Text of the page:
Over the last year, I have been very pleased to have additional support focusing on mental health social work from Mark Trewin, Mental Health Social Work Lead at DHSC and social work advisor to NHS England.
Together, we have been working with people from across the sector to develop practice and improvements to support social workers and Approved Mental Health Professionals (AMHPs) who have such a vital role in making sure the Mental Health Act is applied correctly with consistency and compassion.
Here is an update from Mark on the plans underway ahead of day of debates, discussions and workshops this week at the offices of our valued sector partners, Skills for Care.
A challenging brief
AMHPs have one of the most challenging and stressful jobs in mental health. They work 24 hours a day across different systems, agencies and professional groups to organise Mental Health Act assessments. They support some of the most vulnerable people in our communities – working to uphold their rights and to work in the least restrictive way.
Writing in 2015, academic Lisa Morriss interviewed AMHPs who described their role as both highly skilled and advanced social work, as well as highly stressful and challenging.
It is one of those professions that demonstrates how systems are working on the ground. AMHPs and the people they serve are often the first to feel how systems are responding to change. Currently, they are telling us that system is under pressure.
Over the last year, there has been a great deal written about the problems faced by AMHPs and the people they are trying to assist. CQC did a very helpful survey of 12 areas in May 2018 that laid out how systems worked.
The Mental Health Act review supported their essential role in upholding the human rights of people assessed under the act. It made recommendations on community and prevention, alternatives to hospital, bed availability, conveyance by ambulance and working with the police.
In March 2019, the task and finish groups set up to consider the new and existing roles needed in mental health services made recommendations that included support for the workforce issues affecting AMHPs and the continued development of the approved clinician role.
Implementing change for hard working front line AMHPs can be complicated. Most are employed by the Local Authority (95 percent are social workers) and all are authorised by their local authority.
The areas in which they work, however, are largely provided by NHS Trusts and CCGs and so practical changes must be agreed across agencies and the AMHP role needs to be seen within a complex ‘whole system’ approach that includes the police and community providers.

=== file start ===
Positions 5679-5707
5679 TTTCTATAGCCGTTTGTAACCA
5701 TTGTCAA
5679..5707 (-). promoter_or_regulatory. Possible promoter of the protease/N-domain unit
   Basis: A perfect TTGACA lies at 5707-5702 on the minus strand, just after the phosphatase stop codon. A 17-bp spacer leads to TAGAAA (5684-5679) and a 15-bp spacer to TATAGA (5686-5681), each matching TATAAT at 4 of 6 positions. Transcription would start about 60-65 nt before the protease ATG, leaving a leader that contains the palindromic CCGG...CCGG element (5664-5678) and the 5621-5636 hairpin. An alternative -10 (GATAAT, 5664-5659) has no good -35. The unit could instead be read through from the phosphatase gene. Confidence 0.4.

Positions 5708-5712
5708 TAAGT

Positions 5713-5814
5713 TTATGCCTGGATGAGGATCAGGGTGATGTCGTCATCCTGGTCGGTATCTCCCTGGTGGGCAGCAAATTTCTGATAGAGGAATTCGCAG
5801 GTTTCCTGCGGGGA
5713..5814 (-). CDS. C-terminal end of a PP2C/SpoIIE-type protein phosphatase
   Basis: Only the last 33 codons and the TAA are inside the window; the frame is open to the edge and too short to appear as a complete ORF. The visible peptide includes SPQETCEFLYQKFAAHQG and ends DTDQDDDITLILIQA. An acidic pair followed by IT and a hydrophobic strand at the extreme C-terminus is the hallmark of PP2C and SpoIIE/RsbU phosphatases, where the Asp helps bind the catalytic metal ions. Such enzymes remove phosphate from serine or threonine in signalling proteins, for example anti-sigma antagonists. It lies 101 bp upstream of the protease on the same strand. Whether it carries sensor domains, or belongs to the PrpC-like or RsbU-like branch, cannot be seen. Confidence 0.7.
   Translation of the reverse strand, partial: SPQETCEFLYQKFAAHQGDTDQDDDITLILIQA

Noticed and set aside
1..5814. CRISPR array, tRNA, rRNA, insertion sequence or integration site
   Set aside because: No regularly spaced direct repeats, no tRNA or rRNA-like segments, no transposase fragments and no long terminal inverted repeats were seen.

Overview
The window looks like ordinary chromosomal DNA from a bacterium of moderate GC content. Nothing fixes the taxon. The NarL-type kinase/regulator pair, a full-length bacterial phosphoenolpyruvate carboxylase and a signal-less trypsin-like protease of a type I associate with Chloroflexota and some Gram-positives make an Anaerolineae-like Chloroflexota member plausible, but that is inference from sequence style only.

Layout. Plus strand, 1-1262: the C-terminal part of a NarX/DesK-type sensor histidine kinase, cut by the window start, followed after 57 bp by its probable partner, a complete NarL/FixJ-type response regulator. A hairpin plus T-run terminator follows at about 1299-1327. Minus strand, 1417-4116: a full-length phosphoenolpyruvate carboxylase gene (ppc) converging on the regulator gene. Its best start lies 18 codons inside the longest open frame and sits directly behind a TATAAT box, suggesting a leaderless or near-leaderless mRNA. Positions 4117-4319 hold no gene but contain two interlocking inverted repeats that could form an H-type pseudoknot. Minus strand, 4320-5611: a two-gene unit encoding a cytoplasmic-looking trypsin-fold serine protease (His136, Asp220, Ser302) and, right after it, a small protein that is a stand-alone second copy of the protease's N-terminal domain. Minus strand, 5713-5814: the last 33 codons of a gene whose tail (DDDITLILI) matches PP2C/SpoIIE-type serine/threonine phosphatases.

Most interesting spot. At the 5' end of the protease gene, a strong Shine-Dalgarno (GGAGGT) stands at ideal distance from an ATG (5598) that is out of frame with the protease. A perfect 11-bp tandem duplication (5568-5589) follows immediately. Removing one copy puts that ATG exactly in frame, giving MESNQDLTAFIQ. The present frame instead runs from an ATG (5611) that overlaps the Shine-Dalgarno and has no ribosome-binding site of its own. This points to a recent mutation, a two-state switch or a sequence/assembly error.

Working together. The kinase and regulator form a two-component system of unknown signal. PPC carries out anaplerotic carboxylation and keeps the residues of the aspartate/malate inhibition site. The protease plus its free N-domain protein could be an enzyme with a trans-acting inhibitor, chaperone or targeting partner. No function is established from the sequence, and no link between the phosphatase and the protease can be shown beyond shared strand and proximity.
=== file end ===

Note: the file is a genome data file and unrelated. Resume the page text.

Nationally, the development of the NHS Long Term Plan will have substantial implications for AMHPs. The NHSE mental health team really values their contribution, but they are not the responsibility of the NHS, or of the integrated care systems now being set up. Their role is so specific to mental health services that they don't always fit neatly into central or local government, or the wider social care agenda.
It has become increasingly clear that we all need to work together to create some practical actions that can cross these systems and be implemented by local areas. To achieve this, a group of people interested in the AMHP role have got together to organise a mini conference on 2 July 2019.
The purpose of this is to celebrate, develop and support the role of the AMHP and to come up with practical answers to the challenges faced by AMHP colleagues. The organising group consists of representatives from the Chief Social Worker's office, Skills for Care, the AMHP leads network and the Social Work for Better Mental Health project.
A range and AMHPs and their leads will be in attendance, as well as colleagues and service users from the DHSC mental health act review team, professional leads for the staff involved, NHSE Adult MH team and Social Work England.
The aim of our session is to come up with some clear positive actions that can be taken now to support AMHPs in their role and also to develop systems that work more effectively for vulnerable people and the staff who support them.
To help this process along, our event will consider a draft AMHP national workforce plan and how this might be used across regional partnerships. As part of this, we will be introducing new, draft AMHP standards and review some brilliant work by Manchester University on updating the essential AMHP competencies to consider as part of new mental health act legislation.
Finally, we are going to test drive some updated guidance and tools to help regional NHS and social care leads develop their approach to s140 of the MHA – the importance of identifying appropriate beds for people who are especially vulnerable or need urgent admission to hospital.
We will report back on any progress made, so watch this space!